It is not uncommon for some New York residents who are planning their estates to forget to think about their life insurance policies. For some people, however, these policies, if included in their overall estate valuation, could subject the estate to significant estate tax liability.
People may avoid this issue by establishing an irrevocable life insurance trust to own their insurance policies. Since these trusts may not be changed by the grantor or revoked, they are not subject to tax liability upon his or her death. They are thus an effective means to reduce the size of the estate, thereby avoiding tax liability incurred due to the policy value.
There are a few other benefits of irrevocable life insurance trusts. Some people are unable to handle a sudden windfall, and a grantor may want to ensure their long term needs will be taken care of. A trust can provide money to the intended beneficiary over time rather than in one large lump sum. If a beneficiary is receiving federal disability benefits, such a trust may also be used in order to provide for their needs while not impacting their eligibility. In some cases, these trusts may protect the life insurance proceeds from creditors looking to collect their balances from the estate's value.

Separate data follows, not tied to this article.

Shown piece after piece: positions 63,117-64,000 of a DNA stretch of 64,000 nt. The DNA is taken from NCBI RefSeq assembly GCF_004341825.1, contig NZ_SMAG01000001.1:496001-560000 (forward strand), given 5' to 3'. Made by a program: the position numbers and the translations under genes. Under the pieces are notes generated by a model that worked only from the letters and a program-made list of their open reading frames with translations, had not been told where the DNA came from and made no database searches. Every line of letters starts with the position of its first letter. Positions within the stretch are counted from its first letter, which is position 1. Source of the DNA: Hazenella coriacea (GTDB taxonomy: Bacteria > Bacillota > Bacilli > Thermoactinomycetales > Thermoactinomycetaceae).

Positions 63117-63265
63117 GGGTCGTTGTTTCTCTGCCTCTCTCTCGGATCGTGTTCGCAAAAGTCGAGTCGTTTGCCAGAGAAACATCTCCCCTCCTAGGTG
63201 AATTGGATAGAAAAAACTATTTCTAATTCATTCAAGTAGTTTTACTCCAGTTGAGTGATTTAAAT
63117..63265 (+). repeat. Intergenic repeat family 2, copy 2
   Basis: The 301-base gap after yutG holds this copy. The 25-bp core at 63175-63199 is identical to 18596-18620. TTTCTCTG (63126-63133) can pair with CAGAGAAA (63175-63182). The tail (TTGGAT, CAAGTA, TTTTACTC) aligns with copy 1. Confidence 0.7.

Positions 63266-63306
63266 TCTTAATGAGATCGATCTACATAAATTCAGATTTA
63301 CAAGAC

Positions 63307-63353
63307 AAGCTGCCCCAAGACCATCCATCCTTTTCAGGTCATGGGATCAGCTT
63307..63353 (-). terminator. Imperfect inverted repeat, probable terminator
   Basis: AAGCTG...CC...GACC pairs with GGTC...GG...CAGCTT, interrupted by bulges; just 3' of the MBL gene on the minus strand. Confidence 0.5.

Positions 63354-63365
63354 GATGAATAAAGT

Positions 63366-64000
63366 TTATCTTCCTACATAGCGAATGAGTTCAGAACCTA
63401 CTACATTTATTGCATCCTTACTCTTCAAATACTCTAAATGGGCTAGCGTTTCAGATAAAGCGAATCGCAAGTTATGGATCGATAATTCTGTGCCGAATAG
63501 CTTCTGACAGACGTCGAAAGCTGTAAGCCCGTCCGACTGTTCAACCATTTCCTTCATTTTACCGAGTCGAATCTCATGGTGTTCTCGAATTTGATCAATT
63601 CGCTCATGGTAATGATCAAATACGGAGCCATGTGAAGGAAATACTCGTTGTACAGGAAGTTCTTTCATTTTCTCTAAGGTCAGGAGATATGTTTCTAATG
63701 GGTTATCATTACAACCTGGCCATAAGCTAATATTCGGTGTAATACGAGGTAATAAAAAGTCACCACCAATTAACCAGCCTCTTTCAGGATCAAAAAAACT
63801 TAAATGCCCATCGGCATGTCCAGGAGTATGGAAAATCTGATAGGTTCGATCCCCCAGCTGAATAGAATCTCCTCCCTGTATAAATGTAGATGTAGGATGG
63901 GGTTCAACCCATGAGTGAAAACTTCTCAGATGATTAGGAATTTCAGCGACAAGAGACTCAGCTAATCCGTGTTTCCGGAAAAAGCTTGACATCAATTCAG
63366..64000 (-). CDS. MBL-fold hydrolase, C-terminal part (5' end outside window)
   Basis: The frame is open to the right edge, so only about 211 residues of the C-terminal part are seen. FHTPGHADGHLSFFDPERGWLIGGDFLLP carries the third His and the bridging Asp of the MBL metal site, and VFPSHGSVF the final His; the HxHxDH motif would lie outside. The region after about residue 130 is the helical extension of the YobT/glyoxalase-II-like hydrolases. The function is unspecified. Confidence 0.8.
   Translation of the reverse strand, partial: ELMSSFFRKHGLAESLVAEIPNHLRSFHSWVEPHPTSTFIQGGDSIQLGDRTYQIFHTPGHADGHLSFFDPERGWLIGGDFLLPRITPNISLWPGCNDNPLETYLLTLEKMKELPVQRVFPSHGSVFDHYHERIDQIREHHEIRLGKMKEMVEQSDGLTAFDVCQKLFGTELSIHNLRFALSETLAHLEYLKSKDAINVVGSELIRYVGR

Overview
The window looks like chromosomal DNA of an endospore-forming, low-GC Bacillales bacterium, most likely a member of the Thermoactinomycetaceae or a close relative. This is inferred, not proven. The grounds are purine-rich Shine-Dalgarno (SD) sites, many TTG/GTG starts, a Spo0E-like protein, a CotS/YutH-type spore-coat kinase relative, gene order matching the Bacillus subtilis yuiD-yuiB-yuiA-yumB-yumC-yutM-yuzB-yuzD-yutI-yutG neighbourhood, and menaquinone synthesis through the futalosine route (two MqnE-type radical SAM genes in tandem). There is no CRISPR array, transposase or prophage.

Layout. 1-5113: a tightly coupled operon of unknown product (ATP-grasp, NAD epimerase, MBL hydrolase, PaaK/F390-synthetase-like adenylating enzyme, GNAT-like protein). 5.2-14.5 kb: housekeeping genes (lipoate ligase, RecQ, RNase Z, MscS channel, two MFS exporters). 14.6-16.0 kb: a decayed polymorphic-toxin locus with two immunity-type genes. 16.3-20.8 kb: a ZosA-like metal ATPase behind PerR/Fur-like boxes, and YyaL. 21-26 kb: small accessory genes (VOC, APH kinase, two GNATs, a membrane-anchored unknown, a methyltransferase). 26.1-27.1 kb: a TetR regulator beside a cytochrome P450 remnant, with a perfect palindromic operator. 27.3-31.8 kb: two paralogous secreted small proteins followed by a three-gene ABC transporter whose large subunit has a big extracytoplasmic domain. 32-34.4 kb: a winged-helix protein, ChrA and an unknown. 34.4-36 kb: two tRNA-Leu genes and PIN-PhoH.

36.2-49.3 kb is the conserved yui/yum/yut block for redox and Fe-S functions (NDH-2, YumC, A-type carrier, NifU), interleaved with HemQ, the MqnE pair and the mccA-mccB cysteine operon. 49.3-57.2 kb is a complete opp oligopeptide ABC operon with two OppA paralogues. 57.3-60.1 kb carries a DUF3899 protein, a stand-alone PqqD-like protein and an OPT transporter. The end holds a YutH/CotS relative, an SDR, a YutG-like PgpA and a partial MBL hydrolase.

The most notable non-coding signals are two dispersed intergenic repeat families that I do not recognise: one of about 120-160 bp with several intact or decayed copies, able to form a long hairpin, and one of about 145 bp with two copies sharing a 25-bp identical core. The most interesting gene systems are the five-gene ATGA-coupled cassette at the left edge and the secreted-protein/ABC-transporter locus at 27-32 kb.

Being careful when preparing wills and trusts is important. People should consider the value of all of their assets and then discuss the appropriate way to handle passing them to their intended beneficiaries with their estate planning lawyer. By using the correct tools, it is possible to avoid the potential tax liabilities and probate costs the person's family might otherwise bear. Those costs and taxes are paid out of the estate itself, so they may greatly reduce the value of the estate before it passes on to the person's beneficiaries.
Source: FindLaw, "The Irrevocable Life Insurance Trust", accessed on Feb. 9, 2015